Yan Zhu on privacy, data mining and the principle of least privilege

18 Sep 2020

Yan Zhu. Image: Brave Software

Security expert Yan Zhu spoke to Siliconrepublic.com about how companies should approach security when it comes to user data.

Covid-19 has brought with it a variety of security challenges – from the worries around ‘Zoombombing’ in the early days of the pandemic to a wider focus on keeping staff secure while working remotely.

But what other effects has the pandemic had on security trends? Speaking to Siliconrepublic.com, security expert Yan Zhu said Covid-19 has made it clear that information and services need to be digital in order to be accessible, but there are security challenges that come with that.

Zhu is the chief information security officer at Brave Software, the tech company that built the Brave browser, a free and open-source web browser focusing on user privacy. She has worked on numerous open-source security and privacy projects, including Let’s Encrypt, HTTPS Everywhere, SecureDrop and Privacy Badger.

Prior to working with Brave, Zhu was a senior security engineer at Yahoo and a senior staff technologist at the Electronic Frontier Foundation. In 2015, she was listed as one of the 30 Under 30 in enterprise technology by Forbes.

‘Advertisers have swooped in on the opportunity to track users and mine their data for profit’

Describe your role and your responsibilities in driving tech strategy.

I run the security team at Brave, which includes prioritising security issues, running our bug bounty programme, evaluating vendors, working with our data protection officer on privacy matters, defining our security processes and making sure our products and infrastructure are reasonably secure.

I also indirectly manage our IT, support and DevOps teams. As a team, we mainly support other teams in shipping features to our users. We are constantly doing code reviews to make sure that our products are living up to our security standards.

Are you spearheading any major product or IT initiatives you can tell us about?

We recently started enrolling key employees in Google’s Advanced Protection programme to enforce that they are only using hardware two-factor authorisation (2FA) keys, adding an additional layer of defence against targeted attacks.

We are also enforcing 2FA for all employees across as many applications as possible. On the engineering side, we are hardening the Brave browser by removing unnecessary APIs that could have privacy leaks, shipping privacy-preserving content delivery networks and making our built-in Tor integration more usable.

How big is your team? Do you outsource where possible?

I have three direct reports and nine indirect reports. Since the security team is relatively small, we make an effort to educate other engineering teams at Brave about security and ask them to do self-audits when possible. We have also used an external security auditing company in the past.

What are your thoughts on digital transformation and how it will change the future of work?

With so many people now forced to work from home, Covid-19 is making it clear that information and services need to be digital in order to be widely accessible.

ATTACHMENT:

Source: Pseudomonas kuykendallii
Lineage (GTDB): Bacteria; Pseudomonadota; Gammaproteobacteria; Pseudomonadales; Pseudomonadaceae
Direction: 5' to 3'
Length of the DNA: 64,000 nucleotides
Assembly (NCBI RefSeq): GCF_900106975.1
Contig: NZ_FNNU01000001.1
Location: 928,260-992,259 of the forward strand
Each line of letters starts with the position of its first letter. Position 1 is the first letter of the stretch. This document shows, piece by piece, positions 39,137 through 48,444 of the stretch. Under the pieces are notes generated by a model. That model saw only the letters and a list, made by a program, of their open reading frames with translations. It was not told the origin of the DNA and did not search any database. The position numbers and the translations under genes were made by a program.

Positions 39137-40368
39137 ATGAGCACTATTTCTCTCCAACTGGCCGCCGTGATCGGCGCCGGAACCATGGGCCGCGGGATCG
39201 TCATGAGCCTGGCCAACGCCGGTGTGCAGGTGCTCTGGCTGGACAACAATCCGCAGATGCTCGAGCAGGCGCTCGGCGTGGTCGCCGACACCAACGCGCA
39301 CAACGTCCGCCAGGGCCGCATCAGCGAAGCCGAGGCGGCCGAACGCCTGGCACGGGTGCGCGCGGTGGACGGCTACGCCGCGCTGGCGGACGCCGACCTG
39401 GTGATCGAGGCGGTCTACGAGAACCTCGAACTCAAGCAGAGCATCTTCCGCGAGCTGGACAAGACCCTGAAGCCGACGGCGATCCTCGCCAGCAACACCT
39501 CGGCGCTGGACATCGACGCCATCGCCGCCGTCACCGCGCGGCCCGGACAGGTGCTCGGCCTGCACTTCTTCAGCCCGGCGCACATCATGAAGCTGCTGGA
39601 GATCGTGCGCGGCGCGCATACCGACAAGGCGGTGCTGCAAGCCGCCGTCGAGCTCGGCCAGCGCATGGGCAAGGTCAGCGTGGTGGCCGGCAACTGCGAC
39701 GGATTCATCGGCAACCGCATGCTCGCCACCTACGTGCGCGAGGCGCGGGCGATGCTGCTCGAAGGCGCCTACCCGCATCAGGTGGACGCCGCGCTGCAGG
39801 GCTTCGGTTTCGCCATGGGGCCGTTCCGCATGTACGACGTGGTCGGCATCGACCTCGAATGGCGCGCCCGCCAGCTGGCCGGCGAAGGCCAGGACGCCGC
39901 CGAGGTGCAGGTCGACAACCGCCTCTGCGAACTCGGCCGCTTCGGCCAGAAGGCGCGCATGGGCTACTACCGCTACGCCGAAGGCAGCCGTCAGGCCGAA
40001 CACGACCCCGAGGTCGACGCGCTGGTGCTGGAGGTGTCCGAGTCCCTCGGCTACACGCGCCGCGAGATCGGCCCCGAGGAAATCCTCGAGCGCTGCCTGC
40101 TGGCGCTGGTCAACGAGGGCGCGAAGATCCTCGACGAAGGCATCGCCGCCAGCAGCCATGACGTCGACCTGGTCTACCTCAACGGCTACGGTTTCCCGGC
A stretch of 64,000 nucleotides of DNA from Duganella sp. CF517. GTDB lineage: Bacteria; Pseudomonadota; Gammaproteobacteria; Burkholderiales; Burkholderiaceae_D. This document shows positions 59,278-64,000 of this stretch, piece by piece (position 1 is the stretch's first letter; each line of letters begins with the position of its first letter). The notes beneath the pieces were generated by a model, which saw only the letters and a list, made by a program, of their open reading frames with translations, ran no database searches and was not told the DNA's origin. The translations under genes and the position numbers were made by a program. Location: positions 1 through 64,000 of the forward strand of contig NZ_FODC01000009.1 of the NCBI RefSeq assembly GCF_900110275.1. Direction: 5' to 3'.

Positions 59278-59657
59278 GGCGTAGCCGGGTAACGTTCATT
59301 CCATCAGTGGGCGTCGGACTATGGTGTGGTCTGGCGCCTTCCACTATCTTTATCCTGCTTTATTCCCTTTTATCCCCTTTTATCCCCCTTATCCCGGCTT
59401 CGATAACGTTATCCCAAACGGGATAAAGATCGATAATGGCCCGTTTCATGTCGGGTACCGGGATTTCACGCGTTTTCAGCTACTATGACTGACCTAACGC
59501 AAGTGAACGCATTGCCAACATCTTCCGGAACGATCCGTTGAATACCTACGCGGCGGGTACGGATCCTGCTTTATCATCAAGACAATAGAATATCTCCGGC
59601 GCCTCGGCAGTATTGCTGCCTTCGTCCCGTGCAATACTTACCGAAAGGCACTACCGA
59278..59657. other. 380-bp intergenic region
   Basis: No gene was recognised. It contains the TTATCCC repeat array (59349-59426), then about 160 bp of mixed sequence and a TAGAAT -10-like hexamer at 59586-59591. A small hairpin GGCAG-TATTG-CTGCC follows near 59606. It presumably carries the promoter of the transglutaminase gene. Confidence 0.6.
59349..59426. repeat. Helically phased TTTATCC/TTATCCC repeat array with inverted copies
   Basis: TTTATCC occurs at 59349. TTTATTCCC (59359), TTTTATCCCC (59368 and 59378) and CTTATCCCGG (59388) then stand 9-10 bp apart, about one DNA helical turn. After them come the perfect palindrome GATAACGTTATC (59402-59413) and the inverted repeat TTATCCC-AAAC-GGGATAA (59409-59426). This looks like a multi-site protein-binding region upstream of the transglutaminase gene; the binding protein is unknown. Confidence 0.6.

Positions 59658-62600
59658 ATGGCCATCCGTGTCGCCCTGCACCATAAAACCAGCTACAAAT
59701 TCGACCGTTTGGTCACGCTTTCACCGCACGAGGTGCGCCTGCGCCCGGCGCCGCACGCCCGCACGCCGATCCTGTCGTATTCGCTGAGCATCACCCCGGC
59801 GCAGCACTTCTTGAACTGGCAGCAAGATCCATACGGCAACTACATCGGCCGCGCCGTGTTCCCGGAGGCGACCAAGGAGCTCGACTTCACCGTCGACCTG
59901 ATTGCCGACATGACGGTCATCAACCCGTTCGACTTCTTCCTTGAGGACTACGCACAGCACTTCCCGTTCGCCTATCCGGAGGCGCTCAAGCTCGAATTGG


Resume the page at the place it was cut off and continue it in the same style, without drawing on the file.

As more and more of our data becomes digitised, advertisers have swooped in on the opportunity to track users and mine their data for profit. At Brave, we are concerned about the privacy implications of this; hence we’re building a new model for browser-based advertising that keeps all the user data on their own device.

Instead of sending user data to advertisers, Brave does local machine learning to figure out a user’s interests and serves ads that are stored locally on the file system rather than fetched from a server – for users who opt into seeing ads.

I would encourage other companies to also consider how they can serve their customers while minimising data that is sent and stored on the company’s servers, both because of privacy regulations such as GDPR and because this helps mitigate the damage of a breach.

What big tech trends do you believe are changing the future of work from an IT perspective?

We’ve seen a huge rise in remote tech work due to Covid-19. Many employers are realising that working from home can be just as productive, if not more so, than working in an office. As a result, many companies will probably continue allowing employees to work from home after the pandemic is over.

Tools like Slack, Zoom and GitHub have made it easy for people to collaborate while not being in the same physical location. In the future, I think tech companies will be much more open to hiring remote workers.

In terms of security, what are your thoughts on how the workforce can better protect data?

Companies need to think about data from the principle of least privilege. Only collect data that is absolutely needed for your business, keep a registry of the purpose of the data and retain the data for as little time as possible.

When possible, move your data processing client-side. This can save on infrastructure costs while further minimising the data collected by your services. I also recommend hiring a data protection officer and applying the GDPR to all of your users, not just ones located in the EU.

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